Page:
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2010年考研英语阅读理解新题型答案

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本次新题型的考题难度比以往都要大,排序题在三种题型中难度算是最大的一种,而今年的考研在排序之上又增加了难度,要在剩下的六个段落中选择五个进行排序。本文选段出自文章《A wholesale shift in European groceries》,段落C是和原文无关的一个段落。
 

[B]Retail, sales of food and drink in Europe's largest markets are at a standstill, leaving European grocery retailers hungry for opportunities to grow. Most leading retails have already tried e-commerce, with limited success, and expansion aboard. But almost all have ignored the big, profitable opportunity in their own backyard: the wholesale food and drink trade, which appears to be just the kind of market retailers need.

[F]For example, wholesale food and drink sales came to $268 billion in France, Germany, Italy, Spain, and the United Kingdom in 2000 - more than 40 percent of retail sales. Moreover, average overall margins are higher in wholesale than in retail ; wholesale demand from the food service sector is growing quickly as more Europeans eat out more often ;and changes in the competitive dynamics of this fragmented industry are at last making it feasible for wholesalers to consolidate.

[D]All in all, this clearly seems to be a market in which big retailers could profitably apply their gigantic scale, existing infrastructure, and proven skills in the management of product ranges, logistics, and marketing intelligence. Retailers that master the intricacies of wholesaling in Europe may well expect to rank in substantial profits thereby. At last, that is how it looks as a whole. Closer inspection reveals important differences among the biggest nation market especially in their customer segment and wholesale structures, a as well as the competitive dynamics.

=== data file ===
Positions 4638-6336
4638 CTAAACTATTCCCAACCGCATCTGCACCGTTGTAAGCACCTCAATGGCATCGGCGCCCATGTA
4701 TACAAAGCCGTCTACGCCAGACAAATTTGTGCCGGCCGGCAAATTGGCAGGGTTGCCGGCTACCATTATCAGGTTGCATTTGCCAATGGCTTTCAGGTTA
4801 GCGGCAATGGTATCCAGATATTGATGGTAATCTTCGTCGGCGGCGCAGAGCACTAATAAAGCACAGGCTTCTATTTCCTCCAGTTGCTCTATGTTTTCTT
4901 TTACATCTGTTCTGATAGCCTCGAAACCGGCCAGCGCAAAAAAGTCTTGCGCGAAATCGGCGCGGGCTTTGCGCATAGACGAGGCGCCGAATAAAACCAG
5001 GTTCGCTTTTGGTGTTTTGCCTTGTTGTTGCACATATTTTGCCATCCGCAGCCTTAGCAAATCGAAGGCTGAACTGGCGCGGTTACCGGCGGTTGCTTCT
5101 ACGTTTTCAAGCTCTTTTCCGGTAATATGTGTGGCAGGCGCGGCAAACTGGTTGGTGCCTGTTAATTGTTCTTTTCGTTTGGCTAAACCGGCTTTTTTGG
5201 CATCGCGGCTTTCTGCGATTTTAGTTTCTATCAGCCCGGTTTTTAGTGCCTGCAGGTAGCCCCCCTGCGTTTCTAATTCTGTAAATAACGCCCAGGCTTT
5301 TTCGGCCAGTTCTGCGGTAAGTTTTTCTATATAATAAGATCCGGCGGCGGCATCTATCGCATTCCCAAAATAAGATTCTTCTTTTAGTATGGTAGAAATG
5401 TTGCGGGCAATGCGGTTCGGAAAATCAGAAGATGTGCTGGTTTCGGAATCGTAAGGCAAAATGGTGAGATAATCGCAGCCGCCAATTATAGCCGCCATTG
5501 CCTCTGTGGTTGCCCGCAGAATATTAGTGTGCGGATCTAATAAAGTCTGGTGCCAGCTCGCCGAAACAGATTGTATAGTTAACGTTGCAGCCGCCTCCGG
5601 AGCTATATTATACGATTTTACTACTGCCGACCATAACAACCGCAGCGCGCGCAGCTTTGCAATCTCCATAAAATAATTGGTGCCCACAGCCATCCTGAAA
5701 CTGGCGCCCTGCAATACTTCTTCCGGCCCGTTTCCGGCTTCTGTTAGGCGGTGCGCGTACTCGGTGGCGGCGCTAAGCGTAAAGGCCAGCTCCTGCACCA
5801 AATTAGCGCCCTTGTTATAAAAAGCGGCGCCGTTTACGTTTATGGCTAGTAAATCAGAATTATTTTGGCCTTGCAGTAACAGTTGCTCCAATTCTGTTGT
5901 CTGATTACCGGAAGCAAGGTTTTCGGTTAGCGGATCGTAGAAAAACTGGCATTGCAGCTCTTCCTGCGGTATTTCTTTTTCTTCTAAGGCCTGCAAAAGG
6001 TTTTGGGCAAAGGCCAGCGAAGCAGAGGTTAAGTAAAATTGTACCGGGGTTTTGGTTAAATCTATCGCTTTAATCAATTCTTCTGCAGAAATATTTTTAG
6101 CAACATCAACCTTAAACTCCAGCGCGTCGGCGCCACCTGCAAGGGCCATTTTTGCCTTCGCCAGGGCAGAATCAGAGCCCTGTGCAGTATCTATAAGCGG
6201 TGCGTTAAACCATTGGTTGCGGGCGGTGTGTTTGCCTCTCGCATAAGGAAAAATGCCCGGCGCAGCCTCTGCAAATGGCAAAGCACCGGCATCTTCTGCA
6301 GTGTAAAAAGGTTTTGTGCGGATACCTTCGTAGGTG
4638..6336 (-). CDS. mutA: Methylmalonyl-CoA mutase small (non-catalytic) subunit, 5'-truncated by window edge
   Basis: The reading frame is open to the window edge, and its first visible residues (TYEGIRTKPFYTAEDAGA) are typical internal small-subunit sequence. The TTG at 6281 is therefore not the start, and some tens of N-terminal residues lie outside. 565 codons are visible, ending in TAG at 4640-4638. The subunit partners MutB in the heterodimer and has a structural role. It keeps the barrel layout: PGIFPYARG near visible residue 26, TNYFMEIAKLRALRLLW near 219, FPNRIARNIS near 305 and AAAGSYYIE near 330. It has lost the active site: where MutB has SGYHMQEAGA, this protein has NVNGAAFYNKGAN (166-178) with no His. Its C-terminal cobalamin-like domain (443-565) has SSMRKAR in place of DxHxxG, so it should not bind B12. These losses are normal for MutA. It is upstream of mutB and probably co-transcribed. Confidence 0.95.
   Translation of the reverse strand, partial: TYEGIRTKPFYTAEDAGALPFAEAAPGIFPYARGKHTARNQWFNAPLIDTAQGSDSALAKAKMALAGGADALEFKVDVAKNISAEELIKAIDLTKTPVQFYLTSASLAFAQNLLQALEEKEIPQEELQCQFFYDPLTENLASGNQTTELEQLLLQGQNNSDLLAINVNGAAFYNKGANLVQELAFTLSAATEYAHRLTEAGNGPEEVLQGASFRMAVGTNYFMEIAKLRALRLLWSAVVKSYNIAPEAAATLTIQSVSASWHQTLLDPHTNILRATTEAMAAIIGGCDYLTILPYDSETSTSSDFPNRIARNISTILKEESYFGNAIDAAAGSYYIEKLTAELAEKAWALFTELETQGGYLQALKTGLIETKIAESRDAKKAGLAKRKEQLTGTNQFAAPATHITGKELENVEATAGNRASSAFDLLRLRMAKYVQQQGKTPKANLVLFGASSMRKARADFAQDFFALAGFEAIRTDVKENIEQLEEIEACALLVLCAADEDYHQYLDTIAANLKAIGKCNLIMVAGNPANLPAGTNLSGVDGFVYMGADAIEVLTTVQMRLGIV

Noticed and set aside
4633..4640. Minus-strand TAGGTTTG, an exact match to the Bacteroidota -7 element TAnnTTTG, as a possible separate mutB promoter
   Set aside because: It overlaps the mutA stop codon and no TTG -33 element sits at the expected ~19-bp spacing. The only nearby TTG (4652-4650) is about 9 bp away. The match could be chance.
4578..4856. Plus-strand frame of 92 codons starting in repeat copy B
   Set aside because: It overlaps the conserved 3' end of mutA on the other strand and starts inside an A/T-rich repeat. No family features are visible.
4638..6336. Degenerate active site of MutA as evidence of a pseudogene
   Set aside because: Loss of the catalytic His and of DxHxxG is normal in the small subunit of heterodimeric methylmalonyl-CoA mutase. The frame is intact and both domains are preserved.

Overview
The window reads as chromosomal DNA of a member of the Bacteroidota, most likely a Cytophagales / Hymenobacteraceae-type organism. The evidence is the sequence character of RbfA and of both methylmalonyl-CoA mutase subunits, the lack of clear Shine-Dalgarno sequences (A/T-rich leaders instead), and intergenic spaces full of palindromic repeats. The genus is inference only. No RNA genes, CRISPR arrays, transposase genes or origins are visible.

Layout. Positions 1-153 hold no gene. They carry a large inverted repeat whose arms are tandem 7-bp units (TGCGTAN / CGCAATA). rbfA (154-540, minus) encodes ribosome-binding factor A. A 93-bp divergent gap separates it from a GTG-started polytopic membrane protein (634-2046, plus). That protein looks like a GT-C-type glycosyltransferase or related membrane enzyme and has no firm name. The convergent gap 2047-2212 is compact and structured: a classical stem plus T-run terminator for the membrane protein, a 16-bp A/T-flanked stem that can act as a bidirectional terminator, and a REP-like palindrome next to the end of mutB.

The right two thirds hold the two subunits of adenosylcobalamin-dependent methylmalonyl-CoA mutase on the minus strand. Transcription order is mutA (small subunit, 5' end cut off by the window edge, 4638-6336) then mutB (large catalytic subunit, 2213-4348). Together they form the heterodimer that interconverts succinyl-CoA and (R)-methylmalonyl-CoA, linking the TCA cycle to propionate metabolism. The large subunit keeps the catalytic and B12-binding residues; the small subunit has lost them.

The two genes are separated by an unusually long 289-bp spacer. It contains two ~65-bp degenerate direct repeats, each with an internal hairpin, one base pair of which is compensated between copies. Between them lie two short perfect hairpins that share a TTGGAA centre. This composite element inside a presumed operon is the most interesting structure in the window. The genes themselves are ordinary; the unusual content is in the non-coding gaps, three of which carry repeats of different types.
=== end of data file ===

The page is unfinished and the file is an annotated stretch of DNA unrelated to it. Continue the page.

[G]However, none of these requirements should deter large retailers (and even some large food producers and existing wholesalers) from trying their hand, foe those that master the intricacies of wholesaling in Europe stand to reap considerable gains.
 

[E]Despite variations in detail, wholesale markets in the countries that have been closely examined---France, Germany, Italy, and Spain—are made out of the same building blocks. Demand comes mainly from two sources: independent mom-and-pop grocery stores, which, unlike large retail chains are too small to buy straight when they don't eat at home. Such food service operators range from snack machines to large institutional catering ventures, but most of these businesses are known in the trade as “horeca”: hotels, restaurants and cafes. Overall, Europe’s wholesale market for food and drink is growing at the same sluggish pace as the retail market, but the figures when assed together, mask two opposing trends.

[A]The first and more important is the consumer's growing preference for eating out: consumption of food and drink in places other than homes has risen from about 32 percent of total consumption on 1995 to 35% in 2000 and is expected to approach 38% by 2005. This development is boosting wholesale demand from the food service segment by 4 to 5% a year as the recession is looming large, people are getting anxious. They tend keep a tighter hold on their purse and consider eating at home a realistic alternation.


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